• Subject: Theory of Knowledge
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Choose two senses and explain how they have claims to knowledge.

TOK essay- sense perception. "All our knowledge is the offspring of our perceptions." LEONARDO DA VINCI, Thoughts on Art and Life There is only one aspect of life that all animals possess which enables them to acquire information about the outside world, even though the only ones capable of developing that information into knowledge are human beings, as we are the only living organisms with the ability to think and evaluate our situations; whereas other animals react by instinct or reflexes. We all know our 5 senses: sight, hearing, taste, touch and smell. As a knower, I can say that senses are the link between our body and the external world. They are the medium which we use in order to gain knowledge about what is happening outside us. In this essay I am going to talk about 2 out of the 5 known senses: sight and hearing - for those we use the eyes and ears as sensory devices-. As regards the sense of sight, many people claim that this is the most reliable sense of all. This is mainly because people believe that nothing can fool their sense of sight. If we see a car in front of us, we know that it is actually there. The same example can be applied to the slice of bread we might see in our daily breakfast. But how can we be sure that it is really there and that piece of bread is not just a mere image created by our own brain?, Taking into account that there is a really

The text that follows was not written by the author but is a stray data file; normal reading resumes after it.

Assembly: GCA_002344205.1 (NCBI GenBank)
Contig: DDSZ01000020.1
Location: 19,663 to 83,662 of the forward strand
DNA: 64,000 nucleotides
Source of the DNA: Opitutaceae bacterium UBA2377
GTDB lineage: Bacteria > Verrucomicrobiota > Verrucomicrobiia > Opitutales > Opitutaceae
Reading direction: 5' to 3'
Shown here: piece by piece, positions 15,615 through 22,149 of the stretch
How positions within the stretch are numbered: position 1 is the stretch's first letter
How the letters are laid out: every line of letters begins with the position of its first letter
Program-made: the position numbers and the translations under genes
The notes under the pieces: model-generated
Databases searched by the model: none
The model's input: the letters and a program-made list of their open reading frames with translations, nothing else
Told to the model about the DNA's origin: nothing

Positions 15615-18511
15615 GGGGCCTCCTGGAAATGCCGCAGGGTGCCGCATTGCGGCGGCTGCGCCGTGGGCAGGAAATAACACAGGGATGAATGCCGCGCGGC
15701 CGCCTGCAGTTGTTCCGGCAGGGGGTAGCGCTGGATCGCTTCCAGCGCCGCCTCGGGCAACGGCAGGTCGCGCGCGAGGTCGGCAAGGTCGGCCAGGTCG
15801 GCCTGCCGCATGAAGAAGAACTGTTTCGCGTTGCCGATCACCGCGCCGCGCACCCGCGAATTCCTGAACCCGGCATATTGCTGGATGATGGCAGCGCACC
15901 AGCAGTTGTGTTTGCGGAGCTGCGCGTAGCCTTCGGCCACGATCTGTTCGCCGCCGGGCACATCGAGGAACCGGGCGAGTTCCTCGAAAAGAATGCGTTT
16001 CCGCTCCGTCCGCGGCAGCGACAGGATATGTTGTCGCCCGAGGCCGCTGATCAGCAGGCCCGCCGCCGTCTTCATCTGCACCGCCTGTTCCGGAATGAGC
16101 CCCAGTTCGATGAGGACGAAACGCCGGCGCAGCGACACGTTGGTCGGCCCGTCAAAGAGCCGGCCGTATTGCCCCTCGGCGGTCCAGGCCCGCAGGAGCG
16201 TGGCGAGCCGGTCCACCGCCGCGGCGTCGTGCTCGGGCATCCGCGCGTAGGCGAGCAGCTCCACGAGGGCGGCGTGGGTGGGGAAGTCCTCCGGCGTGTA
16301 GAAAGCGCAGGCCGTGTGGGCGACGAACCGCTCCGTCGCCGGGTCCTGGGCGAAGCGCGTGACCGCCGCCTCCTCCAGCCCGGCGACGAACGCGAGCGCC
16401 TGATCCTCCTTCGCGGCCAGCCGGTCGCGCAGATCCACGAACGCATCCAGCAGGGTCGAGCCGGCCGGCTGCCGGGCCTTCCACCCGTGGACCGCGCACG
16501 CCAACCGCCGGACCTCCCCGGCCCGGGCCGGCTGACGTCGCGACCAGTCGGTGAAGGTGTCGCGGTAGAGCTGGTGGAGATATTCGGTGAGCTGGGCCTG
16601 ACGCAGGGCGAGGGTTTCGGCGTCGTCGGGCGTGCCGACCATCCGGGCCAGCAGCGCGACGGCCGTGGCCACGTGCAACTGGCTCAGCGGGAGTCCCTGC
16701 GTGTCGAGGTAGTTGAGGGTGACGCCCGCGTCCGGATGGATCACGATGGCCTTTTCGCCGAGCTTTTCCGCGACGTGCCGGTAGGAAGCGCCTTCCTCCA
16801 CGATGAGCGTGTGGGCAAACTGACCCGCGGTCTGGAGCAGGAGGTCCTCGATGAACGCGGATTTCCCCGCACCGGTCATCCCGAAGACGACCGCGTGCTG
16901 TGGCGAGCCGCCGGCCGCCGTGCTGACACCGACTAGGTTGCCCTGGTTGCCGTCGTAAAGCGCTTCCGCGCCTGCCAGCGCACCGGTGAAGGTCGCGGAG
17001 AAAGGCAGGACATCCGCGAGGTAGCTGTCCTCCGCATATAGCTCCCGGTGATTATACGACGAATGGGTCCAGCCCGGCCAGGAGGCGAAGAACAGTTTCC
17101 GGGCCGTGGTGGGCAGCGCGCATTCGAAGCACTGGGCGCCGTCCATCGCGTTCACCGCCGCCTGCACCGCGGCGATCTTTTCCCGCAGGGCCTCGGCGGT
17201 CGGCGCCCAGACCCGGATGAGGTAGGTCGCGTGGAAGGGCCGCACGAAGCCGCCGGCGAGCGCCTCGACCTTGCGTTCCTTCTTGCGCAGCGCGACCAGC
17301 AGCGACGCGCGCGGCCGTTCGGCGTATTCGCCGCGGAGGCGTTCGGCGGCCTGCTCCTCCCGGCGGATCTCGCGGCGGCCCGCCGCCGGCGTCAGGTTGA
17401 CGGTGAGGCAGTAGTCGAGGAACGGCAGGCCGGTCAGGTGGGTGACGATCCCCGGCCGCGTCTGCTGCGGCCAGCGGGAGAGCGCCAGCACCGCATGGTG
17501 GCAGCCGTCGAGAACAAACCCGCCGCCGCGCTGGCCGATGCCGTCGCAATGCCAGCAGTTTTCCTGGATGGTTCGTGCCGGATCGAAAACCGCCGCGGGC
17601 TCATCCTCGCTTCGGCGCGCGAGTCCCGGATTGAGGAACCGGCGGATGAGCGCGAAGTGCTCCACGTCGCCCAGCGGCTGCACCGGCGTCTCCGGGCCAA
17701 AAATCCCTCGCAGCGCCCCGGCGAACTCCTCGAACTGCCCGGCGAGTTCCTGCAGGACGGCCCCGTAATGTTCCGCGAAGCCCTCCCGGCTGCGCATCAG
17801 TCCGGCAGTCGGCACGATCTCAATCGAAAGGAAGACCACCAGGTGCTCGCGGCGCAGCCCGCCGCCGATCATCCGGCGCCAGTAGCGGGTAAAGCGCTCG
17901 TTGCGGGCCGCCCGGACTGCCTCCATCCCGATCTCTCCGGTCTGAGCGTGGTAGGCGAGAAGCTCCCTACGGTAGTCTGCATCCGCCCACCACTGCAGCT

• Word count: 1037
  • Level: International Baccalaureate